December 2013 and not reported by January 10, 2014, must be included on the employees 2013 tax
return by including the unreported tip amount on Form 1040, line 7. Employees with unreported tips
totaling $20 or more in a calendar month must also complete Form 4137 to calculate the amount of
Social Security and Medicare tax due.

Tax Essentials Form 1040 13.9


X.X
Illustration 13.3

Illustration 13.4

13.10 H&R Block Income Tax Course (2015)


Illustration 13.5

Tax Essentials Form 1040 13.11

mExample: Julienne Markson worked as a server during the first part of 2014. Julienne thought she
had reported all of her tips to her employer, Dons Speedway Grill and Bar. However, when she began
her tax return for 2014, she discovered she had not reported two months of tips. She did not report
$255 of tips for the month of April and $18 of tips for the month of May. January through March,
she had reported $1,021 of tips to her employer. All of Juliennes unreported tips, $273, are subject
to income tax and reported on Form 1040, line 7. Because Juliennes May tips are below $20, she is
only required to pay Social Security and Medicare tax on her $255 of April unreported tips. Juliennes
Form 4137 is shown in Illustration 13.6.m

Allocated Tips
Certain dining establishments, where tipping is customary, must allocate tip income to their directlytipped employees if the employees do not report a specified minimum amount of tips to the employer.
Any amount shown in box 8 is not included in box 1, and taxes have not been withheld from it.
If a taxpayer has an amount shown in the allocated tips box, they must report that amount, in addition to the amount in box 1, as income on their return, unless they have kept sufficient records to
show they did not actually receive some or all of the money. For this reason, it is important for tipped
restaurant employees to keep accurate, timely records of tips received. If a taxpayer is required to
report any allocated tips on their return, they must also file Form 4137 in order to determine the
amount of Social Security and Medicare tax that they must pay.

Employee Treated as an Independent Contractor


Taxpayers who believe they were employees whose employers did not withhold Social Security and
Medicare tax from their wages must use Form 8919, Uncollected Social Security and Medicare Tax
on Wages, to figure and report their share of uncollected Social Security and Medicare taxes. After
calculating the Social Security and Medicare taxes on Form 8919, these taxes are carried to Form
1040, line 58.

Complete Exercise 13.1 before continuing to read.

13.12 H&R Block Income Tax Course (2015)


Illustration 13.6

Tax Essentials Form 1040 13.13

Alimony
Alimony is a payment made to a person pursuant to an agreement or a court decree of divorce or
separation. If a taxpayer is receiving taxable alimony, it is included in income on Form 1040, line 11.

Bartering
Bartering is the trading of one item or service for another. Generally, there is no cash exchanged.
Bartering may take place on an informal basis between individuals and businesses, or it can take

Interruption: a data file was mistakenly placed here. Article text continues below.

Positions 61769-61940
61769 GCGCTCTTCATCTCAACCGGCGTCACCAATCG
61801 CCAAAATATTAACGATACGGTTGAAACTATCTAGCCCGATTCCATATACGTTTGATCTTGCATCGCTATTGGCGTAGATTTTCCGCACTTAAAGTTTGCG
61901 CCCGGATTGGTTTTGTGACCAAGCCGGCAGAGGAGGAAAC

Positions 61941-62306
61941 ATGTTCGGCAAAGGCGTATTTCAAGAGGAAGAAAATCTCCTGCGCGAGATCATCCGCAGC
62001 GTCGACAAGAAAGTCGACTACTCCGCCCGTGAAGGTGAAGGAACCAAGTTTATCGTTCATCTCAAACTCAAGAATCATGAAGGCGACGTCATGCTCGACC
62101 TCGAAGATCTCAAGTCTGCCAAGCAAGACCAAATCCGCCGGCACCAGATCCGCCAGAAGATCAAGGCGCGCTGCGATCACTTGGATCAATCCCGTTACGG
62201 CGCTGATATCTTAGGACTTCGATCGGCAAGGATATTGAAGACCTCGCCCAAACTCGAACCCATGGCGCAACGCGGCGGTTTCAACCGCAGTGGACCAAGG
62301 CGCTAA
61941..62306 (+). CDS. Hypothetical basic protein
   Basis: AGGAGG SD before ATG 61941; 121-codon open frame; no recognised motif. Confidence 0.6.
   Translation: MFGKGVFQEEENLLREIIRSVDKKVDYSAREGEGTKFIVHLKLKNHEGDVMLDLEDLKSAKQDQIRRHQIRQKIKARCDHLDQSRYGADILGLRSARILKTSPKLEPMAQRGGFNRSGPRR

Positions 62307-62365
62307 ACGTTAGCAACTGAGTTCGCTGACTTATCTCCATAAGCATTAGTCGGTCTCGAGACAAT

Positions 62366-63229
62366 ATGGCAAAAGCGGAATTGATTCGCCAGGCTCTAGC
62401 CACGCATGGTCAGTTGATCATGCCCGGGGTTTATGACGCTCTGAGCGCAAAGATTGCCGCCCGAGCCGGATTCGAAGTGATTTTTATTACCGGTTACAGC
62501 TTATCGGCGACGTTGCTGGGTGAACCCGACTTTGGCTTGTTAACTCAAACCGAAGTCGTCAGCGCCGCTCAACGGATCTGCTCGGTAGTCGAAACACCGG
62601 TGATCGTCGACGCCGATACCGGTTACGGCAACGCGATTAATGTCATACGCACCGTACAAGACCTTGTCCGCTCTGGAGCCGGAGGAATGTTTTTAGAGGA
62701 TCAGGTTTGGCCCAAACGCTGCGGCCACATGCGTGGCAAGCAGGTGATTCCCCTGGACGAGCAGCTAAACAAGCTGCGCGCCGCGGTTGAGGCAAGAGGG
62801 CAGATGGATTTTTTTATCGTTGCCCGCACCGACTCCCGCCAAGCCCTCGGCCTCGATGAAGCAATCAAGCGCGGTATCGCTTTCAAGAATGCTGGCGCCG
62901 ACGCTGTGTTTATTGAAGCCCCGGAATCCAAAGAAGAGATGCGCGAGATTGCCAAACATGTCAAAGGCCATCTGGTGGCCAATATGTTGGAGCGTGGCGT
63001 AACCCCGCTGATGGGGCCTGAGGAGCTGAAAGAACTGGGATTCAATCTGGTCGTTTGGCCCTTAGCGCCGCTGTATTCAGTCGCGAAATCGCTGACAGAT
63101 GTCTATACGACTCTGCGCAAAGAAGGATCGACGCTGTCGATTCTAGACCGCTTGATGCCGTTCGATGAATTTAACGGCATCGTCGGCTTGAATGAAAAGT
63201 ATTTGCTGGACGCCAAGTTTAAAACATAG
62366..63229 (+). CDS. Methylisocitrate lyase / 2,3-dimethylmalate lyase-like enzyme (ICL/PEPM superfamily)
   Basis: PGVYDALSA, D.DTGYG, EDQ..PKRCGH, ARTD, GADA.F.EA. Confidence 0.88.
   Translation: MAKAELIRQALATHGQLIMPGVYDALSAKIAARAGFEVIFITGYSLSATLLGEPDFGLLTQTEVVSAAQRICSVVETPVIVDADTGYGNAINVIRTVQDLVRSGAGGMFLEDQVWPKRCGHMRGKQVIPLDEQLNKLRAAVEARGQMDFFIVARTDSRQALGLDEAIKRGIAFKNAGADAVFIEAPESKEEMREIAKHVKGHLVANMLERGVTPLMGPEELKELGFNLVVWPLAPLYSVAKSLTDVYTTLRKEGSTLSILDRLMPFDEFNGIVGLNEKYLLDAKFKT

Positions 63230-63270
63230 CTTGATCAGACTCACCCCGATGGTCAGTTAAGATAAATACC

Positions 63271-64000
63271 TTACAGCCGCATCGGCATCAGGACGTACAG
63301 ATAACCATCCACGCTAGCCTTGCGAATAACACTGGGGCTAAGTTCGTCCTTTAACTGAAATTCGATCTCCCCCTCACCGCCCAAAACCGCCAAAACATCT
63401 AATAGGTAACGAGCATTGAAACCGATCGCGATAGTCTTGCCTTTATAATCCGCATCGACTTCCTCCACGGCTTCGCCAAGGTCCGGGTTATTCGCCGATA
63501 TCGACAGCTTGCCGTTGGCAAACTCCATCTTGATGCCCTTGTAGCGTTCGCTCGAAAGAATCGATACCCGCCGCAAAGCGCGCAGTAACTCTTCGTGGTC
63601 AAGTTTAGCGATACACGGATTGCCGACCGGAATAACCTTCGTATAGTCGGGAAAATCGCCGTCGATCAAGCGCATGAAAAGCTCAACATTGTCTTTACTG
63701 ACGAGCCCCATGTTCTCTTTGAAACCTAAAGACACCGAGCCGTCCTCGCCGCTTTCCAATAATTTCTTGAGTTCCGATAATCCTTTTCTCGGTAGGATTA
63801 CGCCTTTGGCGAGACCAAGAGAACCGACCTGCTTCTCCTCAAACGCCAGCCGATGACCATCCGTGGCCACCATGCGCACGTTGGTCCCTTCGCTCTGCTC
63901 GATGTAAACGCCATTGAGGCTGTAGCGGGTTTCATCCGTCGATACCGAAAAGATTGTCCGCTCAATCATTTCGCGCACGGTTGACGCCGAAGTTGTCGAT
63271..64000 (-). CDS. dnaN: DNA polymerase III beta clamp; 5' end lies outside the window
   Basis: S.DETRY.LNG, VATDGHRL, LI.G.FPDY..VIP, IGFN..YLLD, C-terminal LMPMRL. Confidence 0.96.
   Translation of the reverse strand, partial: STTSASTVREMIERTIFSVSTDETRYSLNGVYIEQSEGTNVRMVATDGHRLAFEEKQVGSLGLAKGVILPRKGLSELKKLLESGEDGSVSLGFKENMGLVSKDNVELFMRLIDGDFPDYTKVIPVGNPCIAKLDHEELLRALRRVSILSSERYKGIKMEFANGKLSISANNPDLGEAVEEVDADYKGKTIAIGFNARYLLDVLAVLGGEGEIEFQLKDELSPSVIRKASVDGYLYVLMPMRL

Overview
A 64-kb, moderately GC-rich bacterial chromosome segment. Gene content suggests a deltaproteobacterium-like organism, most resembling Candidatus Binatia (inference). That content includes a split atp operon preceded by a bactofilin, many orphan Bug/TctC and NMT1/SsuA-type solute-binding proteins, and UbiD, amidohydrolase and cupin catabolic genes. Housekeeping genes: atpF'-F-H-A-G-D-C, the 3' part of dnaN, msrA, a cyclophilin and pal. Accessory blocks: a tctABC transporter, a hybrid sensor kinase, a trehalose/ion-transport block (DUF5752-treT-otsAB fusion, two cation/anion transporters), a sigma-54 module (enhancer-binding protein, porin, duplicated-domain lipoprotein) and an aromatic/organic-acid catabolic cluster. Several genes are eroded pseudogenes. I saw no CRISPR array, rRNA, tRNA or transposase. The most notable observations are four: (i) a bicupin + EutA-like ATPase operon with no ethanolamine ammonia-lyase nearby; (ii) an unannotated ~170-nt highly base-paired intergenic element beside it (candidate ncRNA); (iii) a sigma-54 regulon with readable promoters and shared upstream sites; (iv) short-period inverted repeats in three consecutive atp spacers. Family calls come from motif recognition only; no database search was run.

place on a third-party basis through a modern barter exchange company. Taxpayers must include
in their income, at the time received, the fair market value of property or services they receive from
bartering. If they exchange services with another person and both parties have agreed ahead of time
on the value of the services, that value will be accepted as fair market value, unless the value can be
shown to be otherwise.
Generally, income from bartering is reported on Schedule C, Profit or Loss From Business, or Schedule
C-EZ, unless something other than services is exchanged.
mExample: Sam owns an apartment building. In exchange for six months rent-free use of an apartment, an artist gave Sam a work of art she created. Sam must report the fair market value of the art
as rental income on Schedule E, Supplemental Income or Loss, and the artist must report the fair
rental value of the apartment as income on Schedule C or Schedule C-EZ.m

Gambling Winnings
The gross amount of a taxpayers gambling winnings is taxable. This includes amounts won from lotteries, casinos, races, raffles, etc. All winnings are taxable whether or not the winner received a Form
W2G. Gambling winnings, along with several types of other income, are reported on Form 1040, line
21.
Withholding of income tax from certain gambling winnings is required. If a taxpayer had tax withheld
from their winnings, they will receive a Form W-2G, which should be attached to and filed with Form
1040. The tax withheld is included on Form 1040, line 64.
mExample: James Kennedy took a chance one day and bought a $1 scratch-off lottery ticket. It was his
lucky day because he won $100,000! The IRS requires a mandatory 25% withholding on winnings that
exceed $5,000. James received a check for $75,000 and has $25,000 of withholding to report. James
Form W-2G is shown in Illustration 13.7.m
losses may not be netted out of the gross winnings.
TGamblingGambling
losses can only be deducted as an itemized deduction on Form
ax Tip:

1040, Schedule A, and only to the extent of winnings. So, if a taxpayer has gambling losses during the year and no gambling winnings, they are not eligible to
deduct their gambling losses.
t is also important to advise taxpayers who have gambling losses to be certain they maintain full and timely documentation of their wagering amounts,